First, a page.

AMAZON CRAFT DESK HACK ON A BUDGET
If you’re in the market to DIY your own tall craft desk you’ve likely seen all the GORGEOUS Ikea tall craft tables that are on Pinterest. Oh boy are they so pretty and clean looking! I have found myself almost drooling over them the last few months.
The thing is my current craft space is just temporary. We moved into a beautiful old home a few months back so until we get my she shed up outside I have taken over a way too beautiful to craft in sitting room. Everything I put up in there is just a for now thing, not permanent.
I just needed a space to create all of my craft tutorials to share with you all here on my blog.
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Of course this frugal momma didn’t want to spend too much money on a craft table that may or may not fit into the she shed once it’s done.
That’s a pic of daughter #2 making the first project after the rolling craft desk was complete. She approved! This is a real view of what my craft space will look like and what you don’t see in my crafty DIY tutorials. The lights, microphone, and all the cords.
Here’s how I made a SUPER BUDGET friendly tall craft table
What I used to make my roll away craft table
3/4” plywood – this was scrap plywood leftover from a job my husband did
2” heavy duty castor wheels ( I bought 2 packages, totally 8 castor wheels)
leftover white paint
Tools I used
paint brush for sealant ( I used a SUPER CHEAP one for this since I don’t keep them after I use them on sealants)
1.ASSMEBLE THE 9 CUBE ORGANIZERS
My tips for this step. When I purchased mine they were around $40 per organizer. I don’t have pictures of this step. I was so excited to get them built I completely spaced taking pics.
read the instructions completely prior to assembling, but if you’re anything like me you probably won’t lol!
use an impact (it looks like a drill but it’s a little different, it has screwdriver bits that fit into it instead of drill bits) to get the screw in properly, a screwdriver really sucks for this
enjoy a glass of wine while you build these, again trust me you will need one lol!!
This next step is only necessary if you want to have a moveable craft desk. This is something that was a must for me as I’m always needing space to work on bigger projects.
2. ATTACH THE CASTOR WHEELS
Again, I didn’t take pictures because I was SO darn excited to get them done. You want to attach 4 castor wheels onto each 9 cube organizer, two on each end of the organizers. When I purchased mine they were about $14 per set of 4 castor wheels. And they are GREAT QUALITY. I was very impressed.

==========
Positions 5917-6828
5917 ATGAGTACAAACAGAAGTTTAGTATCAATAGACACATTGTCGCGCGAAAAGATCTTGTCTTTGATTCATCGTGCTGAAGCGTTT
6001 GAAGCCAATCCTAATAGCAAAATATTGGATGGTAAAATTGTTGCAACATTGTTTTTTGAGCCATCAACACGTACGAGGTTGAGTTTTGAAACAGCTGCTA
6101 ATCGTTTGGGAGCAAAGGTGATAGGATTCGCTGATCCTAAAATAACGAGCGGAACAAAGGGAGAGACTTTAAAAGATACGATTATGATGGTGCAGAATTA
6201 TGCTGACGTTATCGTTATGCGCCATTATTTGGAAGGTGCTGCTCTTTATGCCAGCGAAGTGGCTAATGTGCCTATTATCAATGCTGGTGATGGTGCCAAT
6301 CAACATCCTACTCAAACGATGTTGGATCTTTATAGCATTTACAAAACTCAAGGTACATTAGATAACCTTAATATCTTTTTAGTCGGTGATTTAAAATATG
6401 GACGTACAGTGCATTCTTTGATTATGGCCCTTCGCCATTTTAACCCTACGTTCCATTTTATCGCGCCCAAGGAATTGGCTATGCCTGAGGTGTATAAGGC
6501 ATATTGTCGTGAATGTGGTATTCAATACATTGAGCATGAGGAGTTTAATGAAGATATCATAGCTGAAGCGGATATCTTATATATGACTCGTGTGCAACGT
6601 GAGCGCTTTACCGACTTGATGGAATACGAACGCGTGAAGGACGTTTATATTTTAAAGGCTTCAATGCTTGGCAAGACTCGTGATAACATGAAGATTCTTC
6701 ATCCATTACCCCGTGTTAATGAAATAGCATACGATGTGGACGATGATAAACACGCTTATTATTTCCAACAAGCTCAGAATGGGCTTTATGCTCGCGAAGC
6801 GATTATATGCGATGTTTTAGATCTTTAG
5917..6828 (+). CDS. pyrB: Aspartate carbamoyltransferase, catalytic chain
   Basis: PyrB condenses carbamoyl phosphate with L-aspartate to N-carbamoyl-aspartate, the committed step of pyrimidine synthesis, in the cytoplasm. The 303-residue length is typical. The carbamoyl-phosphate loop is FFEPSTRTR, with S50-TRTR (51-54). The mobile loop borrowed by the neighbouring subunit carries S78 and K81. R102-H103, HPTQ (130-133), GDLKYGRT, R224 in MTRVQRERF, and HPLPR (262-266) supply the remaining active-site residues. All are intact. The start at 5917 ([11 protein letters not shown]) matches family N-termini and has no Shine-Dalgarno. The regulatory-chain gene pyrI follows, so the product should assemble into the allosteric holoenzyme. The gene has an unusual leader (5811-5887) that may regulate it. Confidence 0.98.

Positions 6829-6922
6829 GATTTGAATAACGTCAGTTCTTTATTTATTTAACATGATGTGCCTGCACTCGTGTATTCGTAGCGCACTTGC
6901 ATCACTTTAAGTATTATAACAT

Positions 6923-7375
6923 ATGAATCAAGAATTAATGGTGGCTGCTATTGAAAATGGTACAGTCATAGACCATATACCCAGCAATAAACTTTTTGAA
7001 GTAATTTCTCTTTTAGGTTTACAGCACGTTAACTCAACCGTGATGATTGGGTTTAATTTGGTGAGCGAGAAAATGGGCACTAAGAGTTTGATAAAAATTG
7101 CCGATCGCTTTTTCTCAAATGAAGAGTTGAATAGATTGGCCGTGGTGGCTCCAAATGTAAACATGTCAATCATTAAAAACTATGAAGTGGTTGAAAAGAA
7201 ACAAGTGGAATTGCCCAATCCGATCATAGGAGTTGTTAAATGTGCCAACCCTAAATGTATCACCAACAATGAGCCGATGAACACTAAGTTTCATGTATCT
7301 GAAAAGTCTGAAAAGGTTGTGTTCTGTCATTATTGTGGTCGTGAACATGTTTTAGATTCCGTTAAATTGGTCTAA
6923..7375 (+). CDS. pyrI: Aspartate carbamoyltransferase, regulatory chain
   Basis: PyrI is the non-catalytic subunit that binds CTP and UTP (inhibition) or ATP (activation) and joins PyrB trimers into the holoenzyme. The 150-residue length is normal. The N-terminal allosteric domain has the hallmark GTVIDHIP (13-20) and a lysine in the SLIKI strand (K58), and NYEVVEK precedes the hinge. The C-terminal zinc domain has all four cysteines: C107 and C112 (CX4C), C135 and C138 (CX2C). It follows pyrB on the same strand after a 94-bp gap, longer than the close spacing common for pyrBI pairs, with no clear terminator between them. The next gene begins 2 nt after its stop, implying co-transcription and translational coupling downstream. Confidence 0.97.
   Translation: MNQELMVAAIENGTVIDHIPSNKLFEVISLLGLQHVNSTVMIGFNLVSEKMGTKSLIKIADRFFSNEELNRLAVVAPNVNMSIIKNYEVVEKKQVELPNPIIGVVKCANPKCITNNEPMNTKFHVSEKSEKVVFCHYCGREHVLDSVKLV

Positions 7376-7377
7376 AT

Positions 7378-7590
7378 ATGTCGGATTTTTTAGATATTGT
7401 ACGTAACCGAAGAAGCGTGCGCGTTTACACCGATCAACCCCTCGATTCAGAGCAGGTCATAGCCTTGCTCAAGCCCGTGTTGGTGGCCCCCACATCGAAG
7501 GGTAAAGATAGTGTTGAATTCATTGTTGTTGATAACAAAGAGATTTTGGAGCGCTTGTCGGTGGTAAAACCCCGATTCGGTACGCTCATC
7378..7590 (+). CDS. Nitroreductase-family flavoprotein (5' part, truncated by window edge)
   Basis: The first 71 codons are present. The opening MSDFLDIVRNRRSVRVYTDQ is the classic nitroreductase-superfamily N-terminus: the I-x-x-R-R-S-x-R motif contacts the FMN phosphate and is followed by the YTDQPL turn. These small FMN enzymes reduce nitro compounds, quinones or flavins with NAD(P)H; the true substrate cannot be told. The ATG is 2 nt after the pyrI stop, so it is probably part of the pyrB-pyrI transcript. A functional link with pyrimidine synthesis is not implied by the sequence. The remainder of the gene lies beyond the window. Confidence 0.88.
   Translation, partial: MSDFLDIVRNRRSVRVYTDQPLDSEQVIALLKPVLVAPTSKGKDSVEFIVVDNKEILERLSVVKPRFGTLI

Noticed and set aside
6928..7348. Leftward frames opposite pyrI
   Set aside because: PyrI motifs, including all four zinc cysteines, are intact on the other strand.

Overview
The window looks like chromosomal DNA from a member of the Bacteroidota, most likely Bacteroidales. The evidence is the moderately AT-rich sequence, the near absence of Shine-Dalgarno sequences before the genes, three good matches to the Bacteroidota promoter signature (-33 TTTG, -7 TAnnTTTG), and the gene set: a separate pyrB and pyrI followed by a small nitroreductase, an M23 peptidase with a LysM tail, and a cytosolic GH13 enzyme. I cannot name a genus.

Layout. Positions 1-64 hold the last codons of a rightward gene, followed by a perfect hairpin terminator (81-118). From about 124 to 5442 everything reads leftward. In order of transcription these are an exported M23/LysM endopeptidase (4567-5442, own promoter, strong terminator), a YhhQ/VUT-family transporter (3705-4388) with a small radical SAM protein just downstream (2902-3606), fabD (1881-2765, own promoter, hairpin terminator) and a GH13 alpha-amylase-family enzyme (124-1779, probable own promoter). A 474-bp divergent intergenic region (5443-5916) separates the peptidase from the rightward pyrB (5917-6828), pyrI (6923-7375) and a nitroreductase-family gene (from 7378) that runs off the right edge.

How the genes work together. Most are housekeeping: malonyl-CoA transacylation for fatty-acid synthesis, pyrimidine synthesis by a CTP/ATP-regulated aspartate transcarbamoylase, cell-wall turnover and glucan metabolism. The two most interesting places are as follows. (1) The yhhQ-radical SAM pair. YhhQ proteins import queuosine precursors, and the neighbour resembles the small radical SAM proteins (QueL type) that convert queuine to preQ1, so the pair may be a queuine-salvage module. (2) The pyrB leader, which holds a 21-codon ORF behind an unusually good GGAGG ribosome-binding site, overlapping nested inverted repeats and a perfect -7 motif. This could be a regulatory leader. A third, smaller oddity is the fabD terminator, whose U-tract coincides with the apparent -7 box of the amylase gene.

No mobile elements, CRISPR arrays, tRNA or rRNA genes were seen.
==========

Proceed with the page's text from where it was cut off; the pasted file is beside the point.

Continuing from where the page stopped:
I HIGHLY suggest attaching a piece of wood to the inside of the cubby on the bottom shelf of each end so that your castor screws will have something to grab. I didn’t do this for the first cubby and I really wish I would have. The screws poked through the bottom cubbies and it’s kind of ugly now. I didn’t make the same mistake on the second one though.
I recommend shooting a brad nail through the wood just to keep it from moving when you start screwing the castor wheels on. This worked great for me when I attached the second set of castors.
3.CUT YOUR PLYWOOD
Measure out how big of a work space you want. Keep in mind that if it’s too wide you’ll need something to brace it on the underneath side of your craft table.
I used some leftover 3/4” plywood my husband brought home off of a jobsite. I cut 3 pieces to 47.5” in length and it seemed to work out perfectly. Almost like it was meant to go on my rolling craft table. I used my miter saw to cut these to length.
I used my Ryobi orbit sander and just lightly went over the plywood. Just enough to give it a smooth surface.
5. ATTACH THE PLYWOOD
I know there are a lot of different ways to do this step but this is what I did and it worked great for me.
I was sure to lock the castor wheel before starting this step. Then I measured to find the middle of one of my 9 cube organizers.
Using my brad nailer I attached the ends of my skinniest board to the edge. This is basically just to tack down the plywood so it doesn’t go anywhere till you can get the screws in.
Then I lined up the other 9 cube organizer and did the same thing. Once those were down I attached the wider pieces, one on each side of the skinniest piece.
I used a drill to make small pilot holes, those are holes that help you get your screw into the wood easier. I just used whatever screws I had on had that were long enough to go through the plywood and into the 9 cube organizer. Ignore how not straight the screw and drill are. It was incredibly difficult to take this pic myself so I said ‘good enough pic for me’ lol!
I used a leftover white paint we used in the house to paint the top of my rolling craft desk. I applied two coats, letting them dry in between coats.
It’s a good idea to apply a sealant to the top of your workspace. I just used whatever I had on hand mainly because this isn’t a long term desk for my craft space. If I were to buy a sealant I don’t think I would use this specific one because it did yellow the white a little bit but it does work for sealing the paint and keeping the surface of the craft table wipeable and cleanup-able.
All and all I spent around $110 to make this. I’m not factoring in the materials I already had on hand. I know technically money was spent on those somewhere down the line but it’s hard telling when, where, and how much was spent so I just left out.
It’s far from perfect but it certainly works for my crafty space.
I hope you enjoyed this tutorial and if you have any questions please leave them in the comments below